Most importantly for the historical record, The Brothers relentlessly observes an overreach of power in response to the bombings. Gessen details casual abuses and lies from the FBI and local authorities that led both to the mysterious death — at the hands of agents — of Ibragim Todashev, an associate of the Tsarnaev’s, as well as a number of strange discrepancies in the “official” story that have led to the blossoming of a thousand conspiracy theories. Gessen dismisses most, but implicitly endorses one such theory: Tamerlan Tsarnaev was a FBI informant, or was in the process of becoming one, when he “went rogue.” Yet at the same time, Gessen’s reporting mostly dispatches with the idea that Tamerlan was schizophrenic, or that he was brainwashed or incited by radical clerics during his time in Dagestan.
The split in media coverage and public reaction to the bombing parallels what Gessen describes as a schism that happened in the minds of almost everyone who knew the brothers. When they saw those photos, many thought that someone who looked like their friend or former student was implicated, or that Dzokhar was totally under his brother’s thumb. A third split exists in the minds of terrorists themselves, whom she says are much more rationally motivated than is commonly believed: “On one track, life goes on exactly as before; on the other, he is preparing for the event that will disrupt his life or even end it,” she writes. What they have in common isn’t instability or anger, but tolerance for risk and violence. For the Tsarnaevs, this latter quality emerges the war-torn regions the family came from; in Gessen’s telling, a story of constant uprooting so bleak and depressing, it begins to wear on the reader. She makes it clear that terrorists are often immigrant, secular young men denied political agency who want to stand out somehow. As she told NPR:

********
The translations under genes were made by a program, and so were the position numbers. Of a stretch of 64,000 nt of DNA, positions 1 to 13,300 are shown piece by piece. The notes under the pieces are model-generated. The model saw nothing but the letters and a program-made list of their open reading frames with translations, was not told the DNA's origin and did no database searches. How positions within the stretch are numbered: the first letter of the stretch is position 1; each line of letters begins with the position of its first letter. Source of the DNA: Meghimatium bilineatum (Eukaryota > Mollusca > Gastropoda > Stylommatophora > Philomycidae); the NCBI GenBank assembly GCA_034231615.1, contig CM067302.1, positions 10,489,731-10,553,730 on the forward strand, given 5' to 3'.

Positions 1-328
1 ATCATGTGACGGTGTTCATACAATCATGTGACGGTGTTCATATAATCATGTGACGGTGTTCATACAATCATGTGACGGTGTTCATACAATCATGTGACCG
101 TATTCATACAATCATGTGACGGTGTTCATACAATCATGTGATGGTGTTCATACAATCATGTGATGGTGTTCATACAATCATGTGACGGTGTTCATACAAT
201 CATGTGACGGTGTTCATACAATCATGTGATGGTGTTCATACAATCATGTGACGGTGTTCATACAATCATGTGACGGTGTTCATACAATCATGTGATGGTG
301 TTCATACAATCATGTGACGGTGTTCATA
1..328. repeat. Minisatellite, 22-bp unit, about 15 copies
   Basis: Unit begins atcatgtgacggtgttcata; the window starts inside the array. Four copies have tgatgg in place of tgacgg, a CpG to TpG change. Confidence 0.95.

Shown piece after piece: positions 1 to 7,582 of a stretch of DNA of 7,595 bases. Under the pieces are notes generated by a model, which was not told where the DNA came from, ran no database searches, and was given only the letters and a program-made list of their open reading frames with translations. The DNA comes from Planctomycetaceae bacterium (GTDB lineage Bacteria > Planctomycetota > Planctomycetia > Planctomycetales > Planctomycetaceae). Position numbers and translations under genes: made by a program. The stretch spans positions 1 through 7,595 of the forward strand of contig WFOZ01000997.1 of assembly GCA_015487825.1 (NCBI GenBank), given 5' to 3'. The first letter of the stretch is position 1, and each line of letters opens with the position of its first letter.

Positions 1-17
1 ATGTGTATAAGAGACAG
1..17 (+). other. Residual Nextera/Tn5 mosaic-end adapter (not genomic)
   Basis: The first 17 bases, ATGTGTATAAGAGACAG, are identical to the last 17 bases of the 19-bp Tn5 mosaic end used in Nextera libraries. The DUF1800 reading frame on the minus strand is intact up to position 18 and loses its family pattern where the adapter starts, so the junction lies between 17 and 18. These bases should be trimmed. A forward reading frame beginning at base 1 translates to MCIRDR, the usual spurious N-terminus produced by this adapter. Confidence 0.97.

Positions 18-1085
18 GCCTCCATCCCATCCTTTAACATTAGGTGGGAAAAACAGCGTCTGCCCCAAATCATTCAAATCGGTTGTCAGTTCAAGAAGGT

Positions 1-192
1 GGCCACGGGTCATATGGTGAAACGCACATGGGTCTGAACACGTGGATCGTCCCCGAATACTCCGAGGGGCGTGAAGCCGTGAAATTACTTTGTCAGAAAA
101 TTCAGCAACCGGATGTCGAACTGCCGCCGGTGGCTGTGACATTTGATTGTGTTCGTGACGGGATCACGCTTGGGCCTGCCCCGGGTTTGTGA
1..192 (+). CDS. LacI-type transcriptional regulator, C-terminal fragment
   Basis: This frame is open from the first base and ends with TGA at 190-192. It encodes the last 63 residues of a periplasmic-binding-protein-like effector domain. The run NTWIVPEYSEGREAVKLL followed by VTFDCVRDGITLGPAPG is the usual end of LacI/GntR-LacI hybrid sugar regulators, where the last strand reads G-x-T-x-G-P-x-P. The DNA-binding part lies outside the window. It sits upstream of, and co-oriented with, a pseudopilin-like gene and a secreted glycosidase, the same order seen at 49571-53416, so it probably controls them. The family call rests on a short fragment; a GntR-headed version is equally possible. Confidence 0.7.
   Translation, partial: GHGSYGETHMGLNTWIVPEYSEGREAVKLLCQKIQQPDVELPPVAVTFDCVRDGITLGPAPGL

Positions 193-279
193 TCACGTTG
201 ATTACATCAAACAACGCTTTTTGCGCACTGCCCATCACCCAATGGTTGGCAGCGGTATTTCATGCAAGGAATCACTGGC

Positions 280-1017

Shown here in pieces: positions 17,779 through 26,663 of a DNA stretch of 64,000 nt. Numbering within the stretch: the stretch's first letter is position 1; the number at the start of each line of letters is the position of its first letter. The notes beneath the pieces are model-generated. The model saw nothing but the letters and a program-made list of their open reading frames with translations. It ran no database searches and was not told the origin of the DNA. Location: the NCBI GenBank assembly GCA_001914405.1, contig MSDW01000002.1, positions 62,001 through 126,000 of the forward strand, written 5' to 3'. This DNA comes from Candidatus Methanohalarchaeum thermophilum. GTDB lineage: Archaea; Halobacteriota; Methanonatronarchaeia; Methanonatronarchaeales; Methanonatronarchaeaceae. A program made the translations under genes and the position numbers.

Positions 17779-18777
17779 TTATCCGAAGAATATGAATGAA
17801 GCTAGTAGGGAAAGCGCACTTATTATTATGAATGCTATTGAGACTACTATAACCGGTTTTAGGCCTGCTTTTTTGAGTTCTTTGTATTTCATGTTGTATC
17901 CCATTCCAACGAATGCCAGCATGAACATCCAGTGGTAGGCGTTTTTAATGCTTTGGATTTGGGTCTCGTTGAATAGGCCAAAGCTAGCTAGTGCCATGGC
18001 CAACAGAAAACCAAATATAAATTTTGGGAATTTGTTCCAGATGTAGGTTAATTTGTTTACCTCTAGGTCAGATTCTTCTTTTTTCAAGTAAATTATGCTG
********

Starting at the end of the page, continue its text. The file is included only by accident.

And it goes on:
“But the thing about international Islamic terrorism as we imagine it is that it’s an opportunity for somebody who doesn’t belong to engage and claim greatness. I mean, this is a young man who had been brought up to think that he was going to be great, that he was going to do something that really mattered. And he was a nobody. And nobody feels as much like a nobody as an immigrant does. And you can engage with a great power like the United States simply by throwing a bomb. You can declare war on the United States. And the amazing thing about it is that the United States will accept the declaration of war.”
How the bombing plan was conceived, formed, carried out all remains obscured, known most likely only to Dzokhar Tsarnaev himself. Gessen’s narrative doesn’t explain what happened over those last few months before the bombing. We don’t have, in other words, what we want most: an anatomy of the brothers’ moral failing. And we may not ever have that answer, particularly given the intense security and secrecy surrounding Dzokhar Tsarnaev’s prison stay. But what we do have, thanks to The Brothers, is an often painful account of our system’s moral failings, the ways in which we’re inhospitable to those seeking asylum on our shores, and the ways our law enforcement acts in a manner as draconian as law enforcement was in the strife-torn places they fled. That may not be the story we’re looking for, but it is a story we very much need.